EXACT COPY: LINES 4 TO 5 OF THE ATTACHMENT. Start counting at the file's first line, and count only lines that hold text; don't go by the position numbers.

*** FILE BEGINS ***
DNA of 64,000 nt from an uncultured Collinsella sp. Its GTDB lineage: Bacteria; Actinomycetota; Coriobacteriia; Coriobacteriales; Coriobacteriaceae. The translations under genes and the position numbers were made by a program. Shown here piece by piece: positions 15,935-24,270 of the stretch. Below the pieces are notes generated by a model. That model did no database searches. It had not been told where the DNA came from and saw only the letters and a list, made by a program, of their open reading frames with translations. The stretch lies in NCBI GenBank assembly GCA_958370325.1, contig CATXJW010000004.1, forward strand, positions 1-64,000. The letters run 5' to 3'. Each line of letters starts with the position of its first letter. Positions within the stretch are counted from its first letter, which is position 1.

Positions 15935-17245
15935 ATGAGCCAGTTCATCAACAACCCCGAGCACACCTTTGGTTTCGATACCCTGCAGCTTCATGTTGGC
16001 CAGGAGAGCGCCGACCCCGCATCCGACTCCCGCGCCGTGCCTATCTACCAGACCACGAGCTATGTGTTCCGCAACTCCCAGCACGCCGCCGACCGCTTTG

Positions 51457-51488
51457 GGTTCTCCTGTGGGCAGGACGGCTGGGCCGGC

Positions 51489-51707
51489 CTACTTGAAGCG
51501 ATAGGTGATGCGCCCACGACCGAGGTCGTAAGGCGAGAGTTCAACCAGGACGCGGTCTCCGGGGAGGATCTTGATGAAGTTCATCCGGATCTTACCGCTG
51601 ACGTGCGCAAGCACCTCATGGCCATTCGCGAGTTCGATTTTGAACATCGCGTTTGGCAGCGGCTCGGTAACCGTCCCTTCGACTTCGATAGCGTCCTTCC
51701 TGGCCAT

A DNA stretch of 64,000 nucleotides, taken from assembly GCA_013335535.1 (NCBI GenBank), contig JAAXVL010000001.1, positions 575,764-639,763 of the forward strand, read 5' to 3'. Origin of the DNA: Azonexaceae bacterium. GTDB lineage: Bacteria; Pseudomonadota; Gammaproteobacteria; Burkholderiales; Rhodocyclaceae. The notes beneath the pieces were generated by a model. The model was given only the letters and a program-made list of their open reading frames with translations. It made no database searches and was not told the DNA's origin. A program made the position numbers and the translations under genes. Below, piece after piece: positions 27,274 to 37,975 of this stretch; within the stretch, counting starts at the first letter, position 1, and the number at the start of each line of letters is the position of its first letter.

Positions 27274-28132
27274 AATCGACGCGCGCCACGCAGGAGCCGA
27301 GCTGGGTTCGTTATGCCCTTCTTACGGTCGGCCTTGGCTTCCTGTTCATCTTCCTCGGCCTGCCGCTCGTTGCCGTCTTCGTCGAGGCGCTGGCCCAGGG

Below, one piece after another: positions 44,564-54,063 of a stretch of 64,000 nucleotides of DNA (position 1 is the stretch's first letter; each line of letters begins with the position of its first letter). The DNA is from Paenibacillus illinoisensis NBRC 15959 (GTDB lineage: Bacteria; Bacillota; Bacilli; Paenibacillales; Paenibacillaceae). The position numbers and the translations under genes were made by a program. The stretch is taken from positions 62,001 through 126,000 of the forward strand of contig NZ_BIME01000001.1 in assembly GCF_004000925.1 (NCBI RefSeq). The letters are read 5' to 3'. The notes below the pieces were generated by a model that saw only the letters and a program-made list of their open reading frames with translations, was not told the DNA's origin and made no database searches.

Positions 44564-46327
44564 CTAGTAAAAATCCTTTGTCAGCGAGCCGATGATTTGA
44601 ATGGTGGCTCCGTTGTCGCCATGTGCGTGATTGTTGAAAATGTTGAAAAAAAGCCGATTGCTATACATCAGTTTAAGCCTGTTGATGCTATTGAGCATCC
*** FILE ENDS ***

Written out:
16001 CAGGAGAGCGCCGACCCCGCATCCGACTCCCGCGCCGTGCCTATCTACCAGACCACGAGCTATGTGTTCCGCAACTCCCAGCACGCCGCCGACCGCTTTG

Positions 51457-51488